I will eventually become President. In 2017, I think. I’ve figured it out. I don’t want people to think, ‘She’s just a kid. She doesn’t know what’s ahead of her.’ I know the presidency will not come easy to me. I’m black, first of all, and I’m a woman. I want to be a lawyer, then work my way up in politics, become like mayor, then senator, then governor.
I don’t believe in the Pledge of Allegiance. I don’t say it because they’re telling a lie--'liberty and justice for all.’
The judicial process, it’s very wrong, like the case of Latasha Harlins. That judge let the lady go with probation and a $500 fine, and she killed a 15-year-old girl. I believe Anita Hill was telling the truth. But people thought this was a cold-blooded woman going out for blood. Then they thought the woman in the William Kennedy Smith case was ‘too hysterical.’ Women can’t win.
My first step into politics will be mayor. I write lots of letters to Tom Bradley, about things like animal rights. But he just sent me, you know, one of those typed things. I don’t think it’s right.
(Former Congresswoman) Shirley Chisholm is what I hope to become, only I will make it to the White House. I know people will look into my past and say, ‘Years ago, she did this, she did that, blah, blah blah.’ The worst thing I’ve ever done was to steal two little 5-cent Bazooka gums from a 7-Eleven when I was 9. I don’t think they’ll count that against me. As mayor, the first thing I’d do would be to stop the gang wars. I like L.A., but I don’t like the way it is. There’s too much of this gang stuff, too much prejudice. Sometimes people just expect me to make trouble because I’m ‘one of the black kids.’ Do not label me as anything. Label me as an individual.
Sometimes I’m scared of walking home, scared somebody might drive by and shoot me. I’m scared to go into liquor stores to buy candy and soda. I’m scared I might not come out alive. There’s a woman in South Central handing out flyers that say, ‘Thank you for killing so many black men and women. Sincerely, the Ku Klux Klan.’ She’s doing the right thing. We have to make them realize they’re killing their own. That doesn’t mean black people should go out and kill white people. They just need to stop killing people, period. I’d tell gang members, ‘You’re probably going to end up dead.’ It’s not a happy world out there. It’s not Disneyland.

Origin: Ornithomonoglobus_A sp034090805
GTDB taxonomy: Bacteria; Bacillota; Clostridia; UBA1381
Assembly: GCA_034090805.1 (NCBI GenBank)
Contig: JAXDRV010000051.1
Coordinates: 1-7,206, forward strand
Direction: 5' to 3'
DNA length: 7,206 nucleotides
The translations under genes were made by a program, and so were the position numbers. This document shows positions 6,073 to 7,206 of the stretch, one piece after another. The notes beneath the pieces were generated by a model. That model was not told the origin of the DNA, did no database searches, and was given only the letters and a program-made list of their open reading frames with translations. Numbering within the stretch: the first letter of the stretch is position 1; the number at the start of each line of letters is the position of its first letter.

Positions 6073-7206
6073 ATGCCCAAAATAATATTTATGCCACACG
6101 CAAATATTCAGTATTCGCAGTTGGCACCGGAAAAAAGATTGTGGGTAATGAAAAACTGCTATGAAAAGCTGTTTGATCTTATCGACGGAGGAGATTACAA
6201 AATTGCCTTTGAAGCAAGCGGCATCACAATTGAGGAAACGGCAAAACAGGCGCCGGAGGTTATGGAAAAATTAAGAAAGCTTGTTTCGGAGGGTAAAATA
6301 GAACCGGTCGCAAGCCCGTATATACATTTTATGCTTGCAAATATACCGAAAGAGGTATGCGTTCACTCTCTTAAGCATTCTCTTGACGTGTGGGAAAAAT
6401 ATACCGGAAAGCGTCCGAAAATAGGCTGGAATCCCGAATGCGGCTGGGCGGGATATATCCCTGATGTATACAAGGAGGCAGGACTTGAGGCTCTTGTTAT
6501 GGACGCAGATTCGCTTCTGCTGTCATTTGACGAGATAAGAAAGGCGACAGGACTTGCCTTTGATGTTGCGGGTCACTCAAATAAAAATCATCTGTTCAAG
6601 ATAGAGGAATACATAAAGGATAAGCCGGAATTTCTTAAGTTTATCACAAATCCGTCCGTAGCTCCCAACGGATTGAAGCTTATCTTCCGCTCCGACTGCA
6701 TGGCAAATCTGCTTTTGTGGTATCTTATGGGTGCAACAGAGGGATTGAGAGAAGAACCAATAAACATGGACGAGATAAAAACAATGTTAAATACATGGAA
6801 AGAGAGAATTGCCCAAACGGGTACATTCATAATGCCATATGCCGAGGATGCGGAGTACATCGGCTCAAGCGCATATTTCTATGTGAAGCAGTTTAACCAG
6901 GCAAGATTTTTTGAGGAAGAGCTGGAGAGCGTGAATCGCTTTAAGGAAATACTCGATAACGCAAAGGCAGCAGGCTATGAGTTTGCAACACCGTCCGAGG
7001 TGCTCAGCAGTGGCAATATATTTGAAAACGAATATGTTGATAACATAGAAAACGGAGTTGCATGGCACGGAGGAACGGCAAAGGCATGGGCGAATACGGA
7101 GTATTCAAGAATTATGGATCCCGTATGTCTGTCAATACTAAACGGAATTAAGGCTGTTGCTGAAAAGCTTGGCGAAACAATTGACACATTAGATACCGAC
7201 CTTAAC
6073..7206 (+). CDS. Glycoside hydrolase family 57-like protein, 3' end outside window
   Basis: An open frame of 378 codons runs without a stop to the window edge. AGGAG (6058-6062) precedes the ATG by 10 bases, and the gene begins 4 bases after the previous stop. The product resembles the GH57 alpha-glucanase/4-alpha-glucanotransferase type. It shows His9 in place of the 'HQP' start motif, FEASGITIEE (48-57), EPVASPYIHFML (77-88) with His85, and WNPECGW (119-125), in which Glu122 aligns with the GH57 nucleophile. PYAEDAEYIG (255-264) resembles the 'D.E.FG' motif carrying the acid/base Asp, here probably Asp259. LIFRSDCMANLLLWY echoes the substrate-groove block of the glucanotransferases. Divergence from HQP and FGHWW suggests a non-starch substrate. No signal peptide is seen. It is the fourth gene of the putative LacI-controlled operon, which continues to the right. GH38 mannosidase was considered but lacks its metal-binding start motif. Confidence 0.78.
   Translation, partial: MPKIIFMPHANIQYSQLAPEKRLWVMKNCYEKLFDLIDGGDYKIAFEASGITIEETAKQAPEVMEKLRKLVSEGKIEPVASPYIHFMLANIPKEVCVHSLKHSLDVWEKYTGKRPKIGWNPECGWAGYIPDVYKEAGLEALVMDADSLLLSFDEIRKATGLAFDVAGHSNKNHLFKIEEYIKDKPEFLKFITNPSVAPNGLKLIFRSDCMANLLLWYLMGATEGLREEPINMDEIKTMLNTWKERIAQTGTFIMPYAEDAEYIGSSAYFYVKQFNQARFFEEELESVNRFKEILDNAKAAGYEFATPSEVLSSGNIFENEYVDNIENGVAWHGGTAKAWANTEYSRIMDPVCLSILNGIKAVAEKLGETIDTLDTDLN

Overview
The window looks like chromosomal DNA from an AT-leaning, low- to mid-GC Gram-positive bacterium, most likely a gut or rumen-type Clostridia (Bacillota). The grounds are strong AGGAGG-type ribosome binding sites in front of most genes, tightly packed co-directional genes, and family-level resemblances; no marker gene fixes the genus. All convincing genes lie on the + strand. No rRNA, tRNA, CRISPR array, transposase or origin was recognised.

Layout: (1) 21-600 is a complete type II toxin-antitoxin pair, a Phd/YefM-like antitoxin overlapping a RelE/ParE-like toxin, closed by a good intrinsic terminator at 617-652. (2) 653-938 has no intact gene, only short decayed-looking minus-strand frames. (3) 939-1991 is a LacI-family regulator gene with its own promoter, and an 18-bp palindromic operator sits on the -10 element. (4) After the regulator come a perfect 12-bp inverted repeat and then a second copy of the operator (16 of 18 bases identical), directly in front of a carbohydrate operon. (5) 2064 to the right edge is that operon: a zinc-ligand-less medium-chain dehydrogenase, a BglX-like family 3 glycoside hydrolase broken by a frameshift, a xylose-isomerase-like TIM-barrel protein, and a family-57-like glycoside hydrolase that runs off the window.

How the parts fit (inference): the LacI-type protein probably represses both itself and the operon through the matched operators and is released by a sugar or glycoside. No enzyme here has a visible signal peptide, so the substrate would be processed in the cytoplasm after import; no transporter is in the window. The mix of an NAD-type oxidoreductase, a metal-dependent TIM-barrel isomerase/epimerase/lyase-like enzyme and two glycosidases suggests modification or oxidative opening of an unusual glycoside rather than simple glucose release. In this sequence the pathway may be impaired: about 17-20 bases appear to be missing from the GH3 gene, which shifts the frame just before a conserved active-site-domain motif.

When I’m President, first I’ll deal with the national issues, then I’ll deal with the states. President Bush listens to the millionaires, that’s all Presidents do. I would never sell out on issues I didn’t believe in. My heroes are Shirley Chisholm, Gwendolyn Brooks, Rosa Parks, my mom. My mom, because she raised me and my sister by herself, while keeping a steady job. I’m very outspoken. I worry about things--sex and rape and stuff like that. Abortion should be legal. What if you’re raped and you come up pregnant and your baby has AIDS? Or you can’t bear to have someone living in you because you don’t know who the father is because you were raped? What if a baby had to suffer for my stupidity, because I didn’t have my partner checked for AIDS? No man should decide what women’s rights should be. If I was raped, I would have an abortion, whether it’s legal or not. A lot of teen-age girls get pregnant. They don’t use a condom, they don’t think about AIDS. They think they’re in love. I’ll never do that. And I’m not going to smoke or drink. Well, I might drink at weddings and stuff.
I believe in God. I believe God lets awful things happen to teach us a lesson. He gave us AIDS to make the doctors think. He wouldn’t give us a disease like AIDS without giving us a cure. He wouldn’t give us drugs if there wasn’t a way to stop them. He wouldn’t give us gangs if there wasn’t a way to stop them. I want everyone to know that some 12-year-olds really do think seriously about the future. I want to be a role model. I’m glad I was born black. I want to tell others, ‘Stay in there because you can do just as much good as any other person.’
BRANNDI JOHNSON At 12, Branndi Johnson is a philosopher in Guess jeans and braids. She has already charted her course to the Oval Office. The plan includes Cornell University (her mother, Gloria’s, alma mater), law school and a career as a defense attorney.
But she is also a fun-loving youngster who likes rap music, hanging out at the mall with her friends, and movies like “House Party II.” Her parents divorced when she was 2 and she and her mother, who works for scholarship foundation, share a one-bedroom apartment--with two telephone lines.
Branndi, an above-average student, like to read, writes fairy tales for children and sings in the youth choir of the First AME Church.